Rabbit Reads: Just Mercy


You know we love our books at The Rabbit Room, so here’s a little help finding your next favorite. Welcome to Rabbit Reads, a new weekly series where we offer a recommendation from our overflowing shelves and open the floor for discussion. Anything can show up here: old and new, novels and memoirs, comics and kid lit. We just promise it’s something worth your time. Let’s get started with a book that’s been on our radar for months…

Just Mercy by Bryan Stevenson (Spiegel & Grau, 2014)
Memoirs / Law / Social Justice

Why We Love It: “Ms. Parks leaned back, smiling. ‘Ooooh, honey, all that’s going to make you tired, tired, tired.’ … Then Ms. Carr leaned forward and put her finger in my face and talked to me just like my grandmother used to talk to me. She said, ‘That’s why you’ve got to be brave, brave, brave.’”

I don’t know how to begin talking about Just Mercy. Sometimes I could barely make it through a chapter because I needed to stop and let anger and grief do its work. Sometimes, I flew through the pages, spurred on by glimpses of hope. Bryan Stevenson’s dedication to living out justice and mercy through his vocation is inspiring, and his memoir gives us a front row seat to corruption and healing, fear and hope.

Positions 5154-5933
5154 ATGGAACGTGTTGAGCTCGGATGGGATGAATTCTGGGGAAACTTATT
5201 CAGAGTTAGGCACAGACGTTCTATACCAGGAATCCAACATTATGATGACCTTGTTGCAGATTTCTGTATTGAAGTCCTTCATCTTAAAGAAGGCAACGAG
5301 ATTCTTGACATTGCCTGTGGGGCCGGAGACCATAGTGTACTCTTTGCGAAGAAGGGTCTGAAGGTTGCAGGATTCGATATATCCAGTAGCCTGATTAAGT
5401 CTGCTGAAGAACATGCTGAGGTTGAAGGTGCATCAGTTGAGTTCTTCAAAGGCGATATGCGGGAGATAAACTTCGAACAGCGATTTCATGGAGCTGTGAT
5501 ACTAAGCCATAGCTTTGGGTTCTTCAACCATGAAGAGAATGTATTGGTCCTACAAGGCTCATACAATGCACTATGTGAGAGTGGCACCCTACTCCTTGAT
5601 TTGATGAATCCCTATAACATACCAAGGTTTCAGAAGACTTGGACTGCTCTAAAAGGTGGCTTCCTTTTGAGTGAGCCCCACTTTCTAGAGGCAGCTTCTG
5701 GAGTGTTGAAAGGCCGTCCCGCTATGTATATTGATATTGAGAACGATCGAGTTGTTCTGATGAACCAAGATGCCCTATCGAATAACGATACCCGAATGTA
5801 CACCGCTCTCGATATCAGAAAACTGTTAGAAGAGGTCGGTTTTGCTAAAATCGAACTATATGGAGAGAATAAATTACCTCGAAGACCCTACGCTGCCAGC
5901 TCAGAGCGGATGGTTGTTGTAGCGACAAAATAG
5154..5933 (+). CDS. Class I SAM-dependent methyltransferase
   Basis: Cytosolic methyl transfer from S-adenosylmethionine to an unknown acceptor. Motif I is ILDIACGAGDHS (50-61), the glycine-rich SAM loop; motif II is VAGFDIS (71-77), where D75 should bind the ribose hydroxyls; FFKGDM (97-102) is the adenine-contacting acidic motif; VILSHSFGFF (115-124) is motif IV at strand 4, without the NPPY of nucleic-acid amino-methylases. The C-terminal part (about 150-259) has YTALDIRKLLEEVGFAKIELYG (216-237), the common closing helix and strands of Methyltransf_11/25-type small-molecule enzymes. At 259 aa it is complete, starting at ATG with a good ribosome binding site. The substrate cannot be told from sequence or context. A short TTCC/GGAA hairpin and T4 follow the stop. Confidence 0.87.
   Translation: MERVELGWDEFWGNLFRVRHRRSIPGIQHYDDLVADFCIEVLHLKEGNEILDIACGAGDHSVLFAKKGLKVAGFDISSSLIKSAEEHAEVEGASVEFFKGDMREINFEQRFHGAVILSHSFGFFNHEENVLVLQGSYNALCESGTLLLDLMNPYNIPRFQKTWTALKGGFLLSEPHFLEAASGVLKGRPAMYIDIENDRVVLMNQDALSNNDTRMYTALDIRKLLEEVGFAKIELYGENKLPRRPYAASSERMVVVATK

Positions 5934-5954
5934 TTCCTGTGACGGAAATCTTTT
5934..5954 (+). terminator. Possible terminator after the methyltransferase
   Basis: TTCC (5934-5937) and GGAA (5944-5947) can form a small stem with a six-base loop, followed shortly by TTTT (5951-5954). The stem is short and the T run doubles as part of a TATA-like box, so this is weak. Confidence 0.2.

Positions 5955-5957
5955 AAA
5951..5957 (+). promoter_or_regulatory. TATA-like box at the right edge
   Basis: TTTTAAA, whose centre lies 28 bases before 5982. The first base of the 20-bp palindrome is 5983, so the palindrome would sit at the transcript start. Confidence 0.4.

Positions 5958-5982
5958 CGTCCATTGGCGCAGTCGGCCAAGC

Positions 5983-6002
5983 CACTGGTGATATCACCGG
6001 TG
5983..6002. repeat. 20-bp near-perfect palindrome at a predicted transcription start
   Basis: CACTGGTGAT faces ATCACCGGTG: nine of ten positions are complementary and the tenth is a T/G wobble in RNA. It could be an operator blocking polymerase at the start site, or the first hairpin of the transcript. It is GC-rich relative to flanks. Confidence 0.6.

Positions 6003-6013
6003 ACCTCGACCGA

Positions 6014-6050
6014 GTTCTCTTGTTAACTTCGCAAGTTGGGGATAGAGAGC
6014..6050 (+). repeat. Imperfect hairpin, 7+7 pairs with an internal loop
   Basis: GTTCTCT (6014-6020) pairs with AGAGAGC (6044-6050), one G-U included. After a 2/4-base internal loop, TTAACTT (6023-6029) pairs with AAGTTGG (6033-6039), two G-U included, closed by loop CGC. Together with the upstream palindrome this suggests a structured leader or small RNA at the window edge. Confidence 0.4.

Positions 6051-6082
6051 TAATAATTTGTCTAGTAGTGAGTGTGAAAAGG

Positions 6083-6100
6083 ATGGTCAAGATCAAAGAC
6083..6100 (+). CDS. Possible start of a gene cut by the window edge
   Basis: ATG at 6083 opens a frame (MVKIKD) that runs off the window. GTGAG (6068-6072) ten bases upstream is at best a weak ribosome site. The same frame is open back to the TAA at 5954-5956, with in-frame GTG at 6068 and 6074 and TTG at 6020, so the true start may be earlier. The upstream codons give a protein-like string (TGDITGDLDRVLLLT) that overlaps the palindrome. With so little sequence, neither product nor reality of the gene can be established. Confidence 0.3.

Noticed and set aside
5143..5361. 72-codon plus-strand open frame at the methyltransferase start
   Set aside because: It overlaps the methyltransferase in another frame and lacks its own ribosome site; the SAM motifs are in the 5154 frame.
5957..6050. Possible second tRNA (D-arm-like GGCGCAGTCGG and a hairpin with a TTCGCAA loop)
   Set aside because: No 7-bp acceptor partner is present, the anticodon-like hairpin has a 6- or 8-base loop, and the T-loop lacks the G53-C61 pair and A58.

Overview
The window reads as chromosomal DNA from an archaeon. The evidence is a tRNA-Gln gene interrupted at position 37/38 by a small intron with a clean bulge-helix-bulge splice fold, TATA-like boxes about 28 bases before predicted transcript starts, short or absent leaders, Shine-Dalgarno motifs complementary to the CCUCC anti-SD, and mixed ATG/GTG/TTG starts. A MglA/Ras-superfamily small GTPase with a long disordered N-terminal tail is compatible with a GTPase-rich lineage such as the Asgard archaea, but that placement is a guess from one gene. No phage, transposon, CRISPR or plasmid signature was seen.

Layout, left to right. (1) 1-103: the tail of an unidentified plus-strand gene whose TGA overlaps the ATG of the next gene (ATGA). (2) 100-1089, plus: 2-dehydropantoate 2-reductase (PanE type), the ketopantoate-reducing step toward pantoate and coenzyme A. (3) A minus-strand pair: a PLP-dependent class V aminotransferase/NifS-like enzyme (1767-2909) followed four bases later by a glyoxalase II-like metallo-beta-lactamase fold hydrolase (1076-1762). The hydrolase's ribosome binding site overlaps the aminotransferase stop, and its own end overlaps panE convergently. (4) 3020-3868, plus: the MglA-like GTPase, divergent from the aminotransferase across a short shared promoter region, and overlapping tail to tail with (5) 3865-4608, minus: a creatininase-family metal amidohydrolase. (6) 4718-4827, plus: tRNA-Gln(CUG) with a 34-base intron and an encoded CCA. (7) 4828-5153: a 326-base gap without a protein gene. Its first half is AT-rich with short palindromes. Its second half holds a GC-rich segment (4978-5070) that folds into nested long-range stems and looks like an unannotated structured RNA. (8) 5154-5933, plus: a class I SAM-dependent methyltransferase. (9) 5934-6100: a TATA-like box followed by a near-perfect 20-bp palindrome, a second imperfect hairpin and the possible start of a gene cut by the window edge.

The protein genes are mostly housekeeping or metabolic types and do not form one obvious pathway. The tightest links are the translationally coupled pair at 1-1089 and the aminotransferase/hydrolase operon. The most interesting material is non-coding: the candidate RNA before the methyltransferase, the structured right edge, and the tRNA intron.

Stevenson, a Harvard Law School graduate and founder of Equal Justice Initiative, has dedicated his life to advocating for the forgotten in American prisons. He’s argued multiple cases before the Supreme Court, defended the wrongfully convicted, and spent over 30 years challenging racial and economic inequities in the U.S. justice system. But the beating heart of the story is one of his early clients, Walter McMillan, an African-American man wrongfully convicted of a young, white girl’s murder in Monroeville, AL. (The irony that this takes place in Harper Lee’s hometown is not ignored.)